22010: The Year of Deletion
Next year, enterprise IT administrators will continue to struggle with the continuing growth of information, while budgets continue to lag. In order to keep up, storage admins will need to begin to lose their “pack rat” mentality and start deleting information. The “delete” mentality will lead to a shift from using backup as the long-term storage location. Backup will return to its intended use of protecting essential business data and IT managers will apply “recovery while archiving” procedures to manage the long-term retention and disposition of information.
3Stockpiling of Backup Tapes for Long-Term Retention Will Diminish
Backup is the wrong application for information retention because it is organized around information islands-systems-rather than information itself. An active, deduplicated archive with automated retention and deletion reduces the cost and time of long-term information storage and retrieval. In 2010 the role of backup changes to focus on short-term recovery-fast deduplicated backups and rapid, granular recovery with built-in replication to DR sites.
Deduplication will become widely deployed as a feature, rather than a stand-alone technology. Seventy percent of enterprises still have not deployed deduplication but will take advantage of simplified deployments next year as it becomes built into most storage offerings-everything from backup software, to primary storage, to replication and archiving software.
5Industry Competition Drives Standardized Software
Industry consolidation and increasing industry competition will drive the need for heterogeneous standardized management software in 2010. For example, the potential Sun/Oracle merger, as well as their competition with IBM and Cisco in the integrated x86 mainframe market, will provide a variety of choices for enterprises. These options will continue to create a need for data protection, storage, and high-availability technologies that eliminate information islands formed by mainframe-like vertical integration.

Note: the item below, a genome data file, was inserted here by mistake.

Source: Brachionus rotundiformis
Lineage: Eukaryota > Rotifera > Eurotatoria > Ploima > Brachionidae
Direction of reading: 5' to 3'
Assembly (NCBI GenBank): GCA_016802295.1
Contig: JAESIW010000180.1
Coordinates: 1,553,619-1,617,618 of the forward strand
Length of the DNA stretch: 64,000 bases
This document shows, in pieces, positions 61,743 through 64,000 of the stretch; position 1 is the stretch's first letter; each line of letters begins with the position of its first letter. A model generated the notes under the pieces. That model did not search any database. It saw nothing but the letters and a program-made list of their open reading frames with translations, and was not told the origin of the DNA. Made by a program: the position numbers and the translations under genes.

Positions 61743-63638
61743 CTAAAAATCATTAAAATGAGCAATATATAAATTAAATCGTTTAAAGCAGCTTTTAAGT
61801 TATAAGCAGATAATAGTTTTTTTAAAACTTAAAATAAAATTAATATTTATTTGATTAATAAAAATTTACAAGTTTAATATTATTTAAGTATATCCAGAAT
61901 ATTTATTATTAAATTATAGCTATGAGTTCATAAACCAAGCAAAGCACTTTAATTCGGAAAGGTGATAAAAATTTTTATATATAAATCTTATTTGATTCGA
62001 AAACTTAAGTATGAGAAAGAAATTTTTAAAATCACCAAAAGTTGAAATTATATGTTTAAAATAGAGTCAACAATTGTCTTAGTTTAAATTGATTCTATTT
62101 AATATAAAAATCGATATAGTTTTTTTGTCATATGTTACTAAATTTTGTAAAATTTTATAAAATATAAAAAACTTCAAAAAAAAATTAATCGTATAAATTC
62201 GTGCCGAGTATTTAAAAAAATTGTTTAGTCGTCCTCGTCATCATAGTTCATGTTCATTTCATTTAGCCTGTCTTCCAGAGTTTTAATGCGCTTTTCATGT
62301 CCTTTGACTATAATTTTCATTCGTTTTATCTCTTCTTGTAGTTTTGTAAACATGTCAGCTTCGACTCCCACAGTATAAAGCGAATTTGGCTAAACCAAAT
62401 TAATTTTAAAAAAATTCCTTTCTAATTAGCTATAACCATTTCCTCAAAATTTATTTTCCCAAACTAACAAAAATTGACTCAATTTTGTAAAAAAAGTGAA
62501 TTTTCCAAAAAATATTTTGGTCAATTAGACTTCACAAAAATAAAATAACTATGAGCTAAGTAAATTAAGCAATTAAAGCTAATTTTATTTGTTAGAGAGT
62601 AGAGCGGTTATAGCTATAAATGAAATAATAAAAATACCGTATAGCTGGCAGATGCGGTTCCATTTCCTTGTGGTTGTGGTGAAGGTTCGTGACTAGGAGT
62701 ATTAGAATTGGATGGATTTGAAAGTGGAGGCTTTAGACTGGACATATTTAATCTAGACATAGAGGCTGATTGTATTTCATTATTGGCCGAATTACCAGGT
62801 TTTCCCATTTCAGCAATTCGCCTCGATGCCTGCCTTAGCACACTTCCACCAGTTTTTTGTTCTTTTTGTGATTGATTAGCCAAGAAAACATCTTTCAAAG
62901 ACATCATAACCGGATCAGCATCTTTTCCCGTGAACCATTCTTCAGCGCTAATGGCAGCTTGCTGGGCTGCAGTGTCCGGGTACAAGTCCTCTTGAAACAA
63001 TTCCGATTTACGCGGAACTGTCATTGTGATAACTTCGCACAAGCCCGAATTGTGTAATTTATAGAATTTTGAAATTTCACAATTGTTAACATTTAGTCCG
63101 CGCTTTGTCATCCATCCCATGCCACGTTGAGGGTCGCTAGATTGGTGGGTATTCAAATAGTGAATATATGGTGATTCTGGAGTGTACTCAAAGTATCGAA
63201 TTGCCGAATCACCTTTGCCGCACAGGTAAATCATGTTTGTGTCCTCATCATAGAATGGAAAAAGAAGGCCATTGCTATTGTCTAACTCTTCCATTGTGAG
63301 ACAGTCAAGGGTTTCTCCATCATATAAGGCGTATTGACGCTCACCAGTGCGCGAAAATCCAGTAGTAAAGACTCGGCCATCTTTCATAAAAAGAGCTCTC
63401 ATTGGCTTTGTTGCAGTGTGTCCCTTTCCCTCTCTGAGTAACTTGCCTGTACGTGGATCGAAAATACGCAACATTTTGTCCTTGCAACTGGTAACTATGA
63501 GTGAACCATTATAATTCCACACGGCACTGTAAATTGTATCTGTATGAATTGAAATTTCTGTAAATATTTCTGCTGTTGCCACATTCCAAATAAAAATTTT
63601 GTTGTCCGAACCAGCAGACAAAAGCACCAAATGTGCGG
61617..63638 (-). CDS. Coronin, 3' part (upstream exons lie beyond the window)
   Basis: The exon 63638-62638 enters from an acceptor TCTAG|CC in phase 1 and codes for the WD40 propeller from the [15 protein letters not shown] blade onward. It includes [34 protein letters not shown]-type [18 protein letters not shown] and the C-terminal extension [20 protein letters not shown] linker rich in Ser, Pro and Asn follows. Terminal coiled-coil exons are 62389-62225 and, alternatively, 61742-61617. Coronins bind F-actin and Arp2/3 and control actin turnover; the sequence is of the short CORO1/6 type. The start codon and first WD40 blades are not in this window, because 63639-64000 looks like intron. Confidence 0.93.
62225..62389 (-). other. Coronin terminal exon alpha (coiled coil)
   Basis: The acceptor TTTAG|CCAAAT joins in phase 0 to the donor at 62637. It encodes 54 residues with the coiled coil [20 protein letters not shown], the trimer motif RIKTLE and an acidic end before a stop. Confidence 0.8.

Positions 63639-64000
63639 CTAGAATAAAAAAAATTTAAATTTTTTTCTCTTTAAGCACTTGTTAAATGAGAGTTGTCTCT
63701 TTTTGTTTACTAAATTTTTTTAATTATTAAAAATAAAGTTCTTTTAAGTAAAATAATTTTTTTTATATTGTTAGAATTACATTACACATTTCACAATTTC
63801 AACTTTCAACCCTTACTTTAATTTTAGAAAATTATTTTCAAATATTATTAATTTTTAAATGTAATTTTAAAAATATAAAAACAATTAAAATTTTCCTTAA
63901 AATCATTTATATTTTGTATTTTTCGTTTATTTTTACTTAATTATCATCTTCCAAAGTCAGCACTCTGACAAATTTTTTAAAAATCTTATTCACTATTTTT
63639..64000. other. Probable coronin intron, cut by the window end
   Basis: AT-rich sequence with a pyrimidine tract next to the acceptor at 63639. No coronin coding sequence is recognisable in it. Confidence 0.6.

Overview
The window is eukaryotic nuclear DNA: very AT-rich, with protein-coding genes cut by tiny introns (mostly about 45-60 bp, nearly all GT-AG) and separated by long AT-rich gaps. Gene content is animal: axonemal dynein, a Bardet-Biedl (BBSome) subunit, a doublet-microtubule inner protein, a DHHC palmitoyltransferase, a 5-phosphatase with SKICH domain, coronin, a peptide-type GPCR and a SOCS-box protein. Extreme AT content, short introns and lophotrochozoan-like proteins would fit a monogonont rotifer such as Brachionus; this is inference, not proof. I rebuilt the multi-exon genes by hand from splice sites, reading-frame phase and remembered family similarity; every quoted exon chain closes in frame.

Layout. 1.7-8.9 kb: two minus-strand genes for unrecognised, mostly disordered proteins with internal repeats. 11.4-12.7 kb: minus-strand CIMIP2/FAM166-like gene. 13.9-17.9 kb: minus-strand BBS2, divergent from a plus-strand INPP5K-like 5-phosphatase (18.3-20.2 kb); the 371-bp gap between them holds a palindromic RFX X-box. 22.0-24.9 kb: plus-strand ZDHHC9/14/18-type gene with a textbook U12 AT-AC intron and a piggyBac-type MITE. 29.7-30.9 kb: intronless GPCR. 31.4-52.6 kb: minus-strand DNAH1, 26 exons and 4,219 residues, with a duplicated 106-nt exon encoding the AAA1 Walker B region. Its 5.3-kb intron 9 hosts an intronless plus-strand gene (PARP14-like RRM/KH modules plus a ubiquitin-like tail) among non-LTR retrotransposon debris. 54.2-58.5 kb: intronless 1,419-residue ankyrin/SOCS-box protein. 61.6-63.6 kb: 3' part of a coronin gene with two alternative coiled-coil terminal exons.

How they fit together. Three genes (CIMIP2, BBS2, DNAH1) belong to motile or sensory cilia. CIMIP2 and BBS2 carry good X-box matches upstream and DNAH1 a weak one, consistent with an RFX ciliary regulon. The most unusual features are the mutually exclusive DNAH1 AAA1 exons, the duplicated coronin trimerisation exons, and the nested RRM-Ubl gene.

6A Year of Migration
As organizations migrate to new platforms—mainly Windows 7—over the next year, they will need various storage management and data management technologies in place. However, it is important that organizations not treat these new applications in a silo manner and apply platform-level backup, deduplication, archiving, retention, and e-discovery solutions.
7Virtualization Moves Beyond x86
More users will be able to benefit from virtualization as competition increases among providers. Not only will Hyper-V provide added functionality with Windows Server 2008 R2, IBM will likely have continued support with AIX. In 2010, it will be clear that users can use all flavors of virtualization, not just x86.
8Cloud Storage Catches On
As a growing number of enterprises look for ways to improve storage efficiency and reduce management complexity of their growing environments, they look to use storage architecture designs already deployed by storage service and public cloud providers. Most will begin to recognize the combination of commodity hardware infrastructure and value-added software as the best approach to deliver storage to the business but will need to decide between public, private or hybrid models.
9Cloud Storage Drives Data Management
The continued move to cloud storage over the next year will drive enterprise organizations to implement more effective data management tools and strategies. While users can use cloud computing to ensure enhanced application performance and availability, there are also inherent risks that administrators will need to address to use this flexibility.
10Organizations Can No Longer Procrastinate ‘Going Green’
In 2009, organizations began to shift from implementing green technologies primarily for cost-reduction purposes to a more balanced awareness of also improving the organization’s environmental standing. In 2010, these two drivers will push most enterprise organizations to implement a more wide-ranging ‘green’ strategy.